Volunteer vibes: The feel-good appeal of lending a hand
Volunteering your time is a gift to your community that will also give back to you – a thousand times over.
As well as being a month filled with festive cheer, December is also the time we can cheer on and thank our volunteers for the unpaid work they do in bettering their communities, helping others and generally giving back.
Through International Volunteer Day, we can acknowledge the 5 million Australians that Volunteering Australia chief executive Mark Pearce says donate their time through organisations and groups in communities each year.
The new type of volunteering
Research from Volunteering Australia has found the rates of volunteering through an organisation have declined over time for adults — down from 36.2 per cent in 2010 to 28.8 per cent in 2019.
However, Mark says volunteering is increasing outside of organisations, which is known as informal volunteering.
“People are saying, ‘There’s an issue with the environment in our local community; let’s get together and clean up the riverbed’ — something of that nature,” Mark says.
“This type of informal volunteering particularly appeals to a younger demographic who are more inclined to get involved in causes they’re interested in and who are looking for flexibility with their volunteering.”
Why people volunteer
At Big Group Hug, a Melbourne-based not-for-profit focused on children and families, it is the social aspect, as well as the desire to help, that often draws volunteers in.
“Our volunteers feel fulfilled that they are making a difference, building social networks and having a space that is theirs — separate to their home and work life or existing social network — where they can be proud of their contribution,” the organisation’s Maria Quigley says.
“Parents and grandparents that volunteer with Big Group Hug are often appreciative of the support they received while raising their own children and they want to help families that don’t have that level of support,” Maria adds.
The charity also welcomes workplace volunteering, an exercise in both giving back and team building.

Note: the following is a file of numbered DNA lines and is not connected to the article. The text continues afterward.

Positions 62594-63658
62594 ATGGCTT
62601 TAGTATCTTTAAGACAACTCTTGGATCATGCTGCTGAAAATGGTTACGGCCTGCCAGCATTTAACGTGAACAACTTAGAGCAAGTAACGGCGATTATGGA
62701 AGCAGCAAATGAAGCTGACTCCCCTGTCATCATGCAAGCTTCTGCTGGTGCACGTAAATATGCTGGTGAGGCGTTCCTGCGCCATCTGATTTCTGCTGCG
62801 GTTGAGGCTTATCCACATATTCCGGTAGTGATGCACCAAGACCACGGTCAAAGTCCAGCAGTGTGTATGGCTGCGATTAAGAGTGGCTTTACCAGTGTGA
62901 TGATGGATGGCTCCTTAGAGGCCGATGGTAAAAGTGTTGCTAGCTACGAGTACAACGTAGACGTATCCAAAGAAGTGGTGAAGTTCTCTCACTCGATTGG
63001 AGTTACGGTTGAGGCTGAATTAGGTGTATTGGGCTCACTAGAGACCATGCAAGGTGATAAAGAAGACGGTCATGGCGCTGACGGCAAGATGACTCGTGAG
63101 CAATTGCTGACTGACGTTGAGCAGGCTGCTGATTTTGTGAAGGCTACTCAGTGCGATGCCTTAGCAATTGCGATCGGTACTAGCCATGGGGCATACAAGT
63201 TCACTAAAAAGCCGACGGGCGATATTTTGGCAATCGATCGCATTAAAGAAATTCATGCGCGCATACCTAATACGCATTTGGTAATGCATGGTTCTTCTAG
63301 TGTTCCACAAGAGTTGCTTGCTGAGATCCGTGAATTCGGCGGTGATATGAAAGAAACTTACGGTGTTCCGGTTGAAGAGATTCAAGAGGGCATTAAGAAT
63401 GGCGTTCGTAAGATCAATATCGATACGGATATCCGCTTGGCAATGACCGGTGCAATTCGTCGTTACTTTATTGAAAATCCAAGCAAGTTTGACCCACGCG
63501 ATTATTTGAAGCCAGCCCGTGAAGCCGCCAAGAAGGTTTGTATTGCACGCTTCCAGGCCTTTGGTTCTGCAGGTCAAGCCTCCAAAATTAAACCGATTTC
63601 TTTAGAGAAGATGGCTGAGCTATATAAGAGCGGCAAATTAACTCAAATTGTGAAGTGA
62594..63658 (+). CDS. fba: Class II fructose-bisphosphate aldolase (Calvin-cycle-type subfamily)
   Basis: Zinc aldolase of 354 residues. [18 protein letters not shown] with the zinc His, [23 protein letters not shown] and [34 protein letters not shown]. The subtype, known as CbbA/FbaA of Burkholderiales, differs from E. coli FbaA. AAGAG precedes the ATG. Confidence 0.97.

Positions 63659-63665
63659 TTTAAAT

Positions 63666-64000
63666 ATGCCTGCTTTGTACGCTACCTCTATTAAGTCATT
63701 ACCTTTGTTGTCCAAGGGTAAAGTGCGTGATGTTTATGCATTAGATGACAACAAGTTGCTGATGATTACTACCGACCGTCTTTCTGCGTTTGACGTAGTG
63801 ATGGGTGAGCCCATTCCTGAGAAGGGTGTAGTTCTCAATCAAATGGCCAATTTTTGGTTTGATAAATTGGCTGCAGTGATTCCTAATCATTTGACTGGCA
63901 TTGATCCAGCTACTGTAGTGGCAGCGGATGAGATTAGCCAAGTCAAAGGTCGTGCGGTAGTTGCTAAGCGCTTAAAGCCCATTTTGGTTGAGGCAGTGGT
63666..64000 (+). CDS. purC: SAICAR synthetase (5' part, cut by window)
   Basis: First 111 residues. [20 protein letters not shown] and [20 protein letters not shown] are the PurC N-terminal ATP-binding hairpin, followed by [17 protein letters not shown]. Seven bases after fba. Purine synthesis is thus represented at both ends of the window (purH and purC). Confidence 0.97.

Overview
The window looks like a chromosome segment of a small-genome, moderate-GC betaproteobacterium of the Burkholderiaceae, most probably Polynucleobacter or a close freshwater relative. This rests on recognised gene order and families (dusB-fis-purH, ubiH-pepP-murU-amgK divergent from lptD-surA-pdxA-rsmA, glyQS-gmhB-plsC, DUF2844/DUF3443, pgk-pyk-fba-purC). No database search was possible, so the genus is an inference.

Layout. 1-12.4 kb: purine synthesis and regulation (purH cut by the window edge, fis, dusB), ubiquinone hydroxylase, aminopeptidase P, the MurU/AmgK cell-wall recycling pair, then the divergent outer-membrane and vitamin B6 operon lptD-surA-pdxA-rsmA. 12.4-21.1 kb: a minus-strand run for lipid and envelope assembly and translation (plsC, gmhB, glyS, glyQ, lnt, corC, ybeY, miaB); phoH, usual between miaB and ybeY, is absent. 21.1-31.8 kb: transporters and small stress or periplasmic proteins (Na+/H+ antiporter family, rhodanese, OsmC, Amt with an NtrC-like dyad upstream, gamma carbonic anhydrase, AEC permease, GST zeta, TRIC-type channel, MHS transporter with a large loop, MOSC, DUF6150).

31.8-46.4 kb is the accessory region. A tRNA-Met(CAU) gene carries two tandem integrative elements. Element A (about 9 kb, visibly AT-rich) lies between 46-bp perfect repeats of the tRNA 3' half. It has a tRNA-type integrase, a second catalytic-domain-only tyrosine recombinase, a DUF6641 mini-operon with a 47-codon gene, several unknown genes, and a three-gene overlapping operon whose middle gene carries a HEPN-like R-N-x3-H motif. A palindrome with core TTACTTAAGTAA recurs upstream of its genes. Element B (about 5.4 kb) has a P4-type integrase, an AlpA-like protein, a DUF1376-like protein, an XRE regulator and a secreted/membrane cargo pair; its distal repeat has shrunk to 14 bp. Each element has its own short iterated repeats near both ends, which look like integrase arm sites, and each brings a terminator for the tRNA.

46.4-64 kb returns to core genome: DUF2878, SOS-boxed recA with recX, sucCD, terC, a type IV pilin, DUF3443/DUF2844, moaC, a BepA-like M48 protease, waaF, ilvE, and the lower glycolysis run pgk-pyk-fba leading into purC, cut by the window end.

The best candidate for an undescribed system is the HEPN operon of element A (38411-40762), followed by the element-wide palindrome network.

The end of year is an especially busy time for Big Group Hug.
“Our volunteers work extra shifts in our warehouse to process as many requests for support as possible ahead of the Christmas break,” Maria says.
“Our aid packs include clothing, infant formula, prams, bedding, toys and more. Our volunteers also prepare toy and clothes packs in time for Christmas so children have something to cherish during the festive season.”
The benefits of volunteering
While volunteering is altruistic in nature, it also gives back to those who give their time.
A 2023 review in Voluntas journal reported volunteering had many mental, physical and social health benefits.
It also found that older volunteers reaped the greatest health benefits.
Volunteering Australia partnered with the Australian National University to understand the impact of volunteering during lockdowns.
“People who were able to continue to volunteer during the lockdown had better mental health outcomes and better connections to community,” Mark says.
He adds volunteering reflects what is close to our heart and the society we want to live in.
“Volunteering, in so many ways, is an expression of aspiration — it’s about the things that are important to us,” Mark says.
“It’s about the communities in which we live and how we want them to look tomorrow.”
Where should I volunteer?
Seek’s Volunteer website allows you to search for a volunteer role by your interests, such as animal welfare, museums and heritage, LGBTIQA+ or sport.
You can also search by your level of involvement, whether it be for a one-off event or regular commitment.
With the rates of informal volunteering growing, also keep an eye out on your local community’s Facebook page for opportunities to lend a hand, or you may even want to organise your own event.
More ways to make a difference and be happy:
• The proven reasons you should be kind to other
• Chasing happiness won’t make you happy. Do this instead
• 6 Costa Rican secrets to a life of happiness
• Why purpose boosts health and happiness
Written by Samantha Allemann.